Updated: It looks as if the charges against the five DC9 employees arrested in this incident may change at arraignment, and the medical examiner's verdict is uncertain. Either way, it doesn't change the fact that there's no way to guard against people getting drunk and doing stupid and dangerous things, and there's no way to entirely prevent people from overreacting physically when they feel themselves, their business, or people they're close to are threatened.
We know two things about what happened at U Street's DC9 last night. A man smashed the club window. And later, he was pronounced dead at a local hospital. Everything in between is up for debate. City police say the man was beaten to death and have arrested five employees, including owner Bill Spieler, charging them with second-degree murder. DC9 manager K.T. Robeson told TBD.com no beating took place and the man must have died of a preexisting condition. But whatever took place, this is the second death in the neighborhood in just two weeks to illustrate the tragic power of stupidity and anger.
Jamal Coates died on September 28 after Ashley McRae's funeral at Walker Memorial Baptist Church at 13th and U Streets, Northwest ended in gunshots and a car crash. Jason Cherkis wrote at the time that the crime turned "U Street from a hip lunch destination to a crime corridor."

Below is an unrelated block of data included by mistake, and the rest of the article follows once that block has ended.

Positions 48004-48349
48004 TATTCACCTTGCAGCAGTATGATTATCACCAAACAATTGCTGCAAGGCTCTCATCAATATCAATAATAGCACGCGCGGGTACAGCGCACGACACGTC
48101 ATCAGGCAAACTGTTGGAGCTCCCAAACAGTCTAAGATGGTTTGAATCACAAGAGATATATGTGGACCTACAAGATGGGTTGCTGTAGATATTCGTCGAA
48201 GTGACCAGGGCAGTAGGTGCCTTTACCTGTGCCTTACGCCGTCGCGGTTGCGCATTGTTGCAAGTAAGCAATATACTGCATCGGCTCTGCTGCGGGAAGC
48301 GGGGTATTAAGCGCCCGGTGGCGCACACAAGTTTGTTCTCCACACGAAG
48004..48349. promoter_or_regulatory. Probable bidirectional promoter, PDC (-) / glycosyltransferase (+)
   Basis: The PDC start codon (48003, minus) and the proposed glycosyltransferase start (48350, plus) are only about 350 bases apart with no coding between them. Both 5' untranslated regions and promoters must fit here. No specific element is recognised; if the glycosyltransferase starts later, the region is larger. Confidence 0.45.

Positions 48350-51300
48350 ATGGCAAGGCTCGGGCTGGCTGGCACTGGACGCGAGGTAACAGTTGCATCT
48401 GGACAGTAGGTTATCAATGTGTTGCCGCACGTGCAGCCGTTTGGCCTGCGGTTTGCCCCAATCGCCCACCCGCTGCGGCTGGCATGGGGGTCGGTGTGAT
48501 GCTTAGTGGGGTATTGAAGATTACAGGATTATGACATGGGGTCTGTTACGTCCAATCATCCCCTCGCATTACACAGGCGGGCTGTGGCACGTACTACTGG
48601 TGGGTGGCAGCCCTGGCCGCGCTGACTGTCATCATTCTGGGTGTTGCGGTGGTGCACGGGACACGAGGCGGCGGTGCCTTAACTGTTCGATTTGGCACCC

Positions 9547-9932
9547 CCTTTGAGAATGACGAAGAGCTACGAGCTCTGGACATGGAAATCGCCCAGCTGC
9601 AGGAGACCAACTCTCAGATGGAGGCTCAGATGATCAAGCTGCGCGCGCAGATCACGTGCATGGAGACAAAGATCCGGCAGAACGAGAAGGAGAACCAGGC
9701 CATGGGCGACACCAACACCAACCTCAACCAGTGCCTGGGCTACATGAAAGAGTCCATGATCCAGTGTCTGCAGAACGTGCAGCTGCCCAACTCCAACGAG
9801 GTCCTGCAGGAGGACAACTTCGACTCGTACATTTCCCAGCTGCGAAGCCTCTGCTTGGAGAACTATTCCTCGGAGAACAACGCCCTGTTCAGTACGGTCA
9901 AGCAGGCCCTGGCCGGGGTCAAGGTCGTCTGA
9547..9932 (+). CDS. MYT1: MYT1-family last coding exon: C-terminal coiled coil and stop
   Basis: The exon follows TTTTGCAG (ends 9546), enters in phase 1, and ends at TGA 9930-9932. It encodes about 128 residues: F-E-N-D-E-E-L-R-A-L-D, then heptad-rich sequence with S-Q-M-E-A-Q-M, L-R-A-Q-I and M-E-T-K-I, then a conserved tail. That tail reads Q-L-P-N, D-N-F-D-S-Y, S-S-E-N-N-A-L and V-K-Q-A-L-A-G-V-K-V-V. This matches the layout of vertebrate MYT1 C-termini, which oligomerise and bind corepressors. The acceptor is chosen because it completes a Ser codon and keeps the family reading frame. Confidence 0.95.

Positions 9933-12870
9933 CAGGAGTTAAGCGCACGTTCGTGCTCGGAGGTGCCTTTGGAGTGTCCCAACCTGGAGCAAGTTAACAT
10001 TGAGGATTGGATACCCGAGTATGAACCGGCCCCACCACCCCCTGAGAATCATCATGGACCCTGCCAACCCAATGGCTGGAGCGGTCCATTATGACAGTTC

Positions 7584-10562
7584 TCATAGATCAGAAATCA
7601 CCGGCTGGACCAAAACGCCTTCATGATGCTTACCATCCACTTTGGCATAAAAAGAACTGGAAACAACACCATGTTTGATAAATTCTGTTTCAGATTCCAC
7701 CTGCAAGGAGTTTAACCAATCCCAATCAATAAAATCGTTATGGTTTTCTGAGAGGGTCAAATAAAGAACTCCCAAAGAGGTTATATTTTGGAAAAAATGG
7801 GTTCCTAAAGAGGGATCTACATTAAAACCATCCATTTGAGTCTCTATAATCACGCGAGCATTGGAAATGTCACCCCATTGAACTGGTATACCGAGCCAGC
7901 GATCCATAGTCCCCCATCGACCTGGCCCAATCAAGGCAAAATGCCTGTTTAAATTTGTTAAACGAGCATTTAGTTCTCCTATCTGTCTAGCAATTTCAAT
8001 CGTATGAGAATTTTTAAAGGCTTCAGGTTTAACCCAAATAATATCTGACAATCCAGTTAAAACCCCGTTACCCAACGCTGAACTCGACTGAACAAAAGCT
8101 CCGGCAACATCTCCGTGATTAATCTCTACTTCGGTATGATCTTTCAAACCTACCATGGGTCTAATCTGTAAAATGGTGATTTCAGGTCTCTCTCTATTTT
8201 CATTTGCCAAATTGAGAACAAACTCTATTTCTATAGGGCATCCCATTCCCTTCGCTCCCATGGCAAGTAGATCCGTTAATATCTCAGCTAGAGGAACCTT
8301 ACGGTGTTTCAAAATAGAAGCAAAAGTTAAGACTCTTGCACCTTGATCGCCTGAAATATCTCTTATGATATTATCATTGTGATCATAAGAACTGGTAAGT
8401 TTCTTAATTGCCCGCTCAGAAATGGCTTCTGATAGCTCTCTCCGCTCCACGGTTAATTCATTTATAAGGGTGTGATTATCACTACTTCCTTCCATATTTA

But no amount of gentrification can stop people from thinking it might be a good idea to continue a feud at a funeral, and from bringing guns with them. Having a snazzy new roof deck doesn't mean DC9 is never going to have to deal with drunk and belligerent patrons. There's no protection from the kind of idiocy that leads someone to toss a couple of bricks through a window (according to TBD.com, another patron was arrested earlier in the evening at DC9 after punching out a window)—nothing justifies a beating if that's in fact what happened, but flying bricks and glass are a serious danger. And there's no way in the world to make sure everyone behaves rationally and appropriately at all times, especially when they feel threatened.
In other words, I don't think these two tragedies say anything in particular about U Street. If the incidents were the result of inadequate policing, or rising crime there might be some policy change to hope for, or to demand. Instead, we're left pondering human impulsiveness, and for that, there's no quick or clear fix.